Aug 272014

Executive Summary

The Public Policy Issue

Minnesota’s greatest water quality challenge, nonpoint source pollution, is not getting solved at the watershed scale, which is needed to impact the problem for the long-term. To date, roughly 40 percent of Minnesota waters have been found to be impaired (not meeting state water quality standards). The majority of those impairments come from nonpoint source pollution – diffuse pollution created by the diverse land uses taking place across Minnesota’s landscapes.

We Need a New Approach to Policymaking in Watershed Governance

Decisions that are made by citizen leaders inside our many diverse institutions, organizations, communities and government agencies have an impact on the common good. These are, because of their public effect, governing decisions. In light of this, we must transition from a traditional policymaking approach focused on institutional or individual self-interest to a civic policymaking approach focused on the interest of the common good. We do this by developing Civic Leaders who:

  • Connect with their identity as citizens in a democracy,
  • Develop their civic leadership capacity to govern according to civic principles and standards,
  • Build a civic infrastructure through which this capacity can grow and that connects us across sectors and regions,
  • Create civic policies that allow us to meet our own interests by advancing the interests of the common good.
Questions We Are Asking
  • What is the role of citizenship in the broader picture of managing water quality?
  • Where does this role need to be developed?
  • How can existing institutions support this role?
Civic Governance Solution Strategy

We are testing a framework and approach, called Civic Governance (also called Civic Policymaking), as a strategy for transitioning our current approach to watershed governance to a civic approach. We are intentionally moving away from an expert-based, government-agency-driven system, toward one that is partnership-based and made up of citizens across our watersheds so that governing our waters is within the role and responsibility of all citizen leaders, from public and private sectors, throughout Minnesota. We have established three pilot projects to test this approach: two in the mostly rural St. Croix River Basin and one in the mostly urban Como Lake watershed.

Evidence to Date This Strategy Is Working

In the St. Croix River Basin pilot staff from local and federal government agencies housed in two counties – Kanabec and Mille Lacs, are working together across their agencies and in partnership with local landowners to test this new approach to shared watershed governance. To date, they have had success in reframing internal operating procedures that can be a barrier to citizen engagement and are testing partnership-based approaches for working with local landowners interested in improving water quality and land management practices.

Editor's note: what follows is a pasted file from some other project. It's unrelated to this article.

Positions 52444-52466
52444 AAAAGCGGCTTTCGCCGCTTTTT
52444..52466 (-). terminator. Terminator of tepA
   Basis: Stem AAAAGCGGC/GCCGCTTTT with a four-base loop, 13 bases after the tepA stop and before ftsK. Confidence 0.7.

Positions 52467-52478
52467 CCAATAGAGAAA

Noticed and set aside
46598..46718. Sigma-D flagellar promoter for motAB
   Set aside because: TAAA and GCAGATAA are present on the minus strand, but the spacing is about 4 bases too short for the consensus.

Another rural St. Croix River Basin project has recently been initiated called the Interstate Civic Organizing Agency, made up of citizens from Minnesota and Wisconsin who represent state and county government agencies and lake associations. Working across state boundaries, this organization seeks to link citizenship and local leadership to water quality improvement efforts in the river basin. A special emphasis for this group is on creating the right kind of systems and processes within government organizations that can enable this to happen on a day-to-day and ongoing basis.

In the St. Paul Como Lake pilot, community residents are working in partnership with local government agency and local organization leaders to increase local leadership and local collaboration capacity to tackle the water quality impairment of Como Lake as a community. Key to this goal is transitioning from project-based organizing to citizenship-based organizing.

Recommendations We Are Advancing
  1. Water quality restoration and protection work must be linked to active citizenship and a higher purpose (i.e., all citizens in communities and institutions have a central role in and obligation in a democracy to solve the challenge of water pollution and working toward the common goal of clean water).
  2. In order to ensure there are effective and sustainable local efforts to control water pollution within watersheds across Minnesota, we must develop the civic capacity of local leaders willing to engage in all aspects of the policy making process (including strategic planning, civic engagement, and transparent, accountable decision-making).
  3. In order for active citizens and civic leaders to emerge and thrive within watersheds, all institutions collaborating toward the goal of clean water must develop the civic mindset that enables all citizens to have a meaningful governing role in the process. This requires a dedication of resources to sustaining citizen efforts across time and generations.
  4. Advance recommendations 1-3 as a Civic Policy Agenda.

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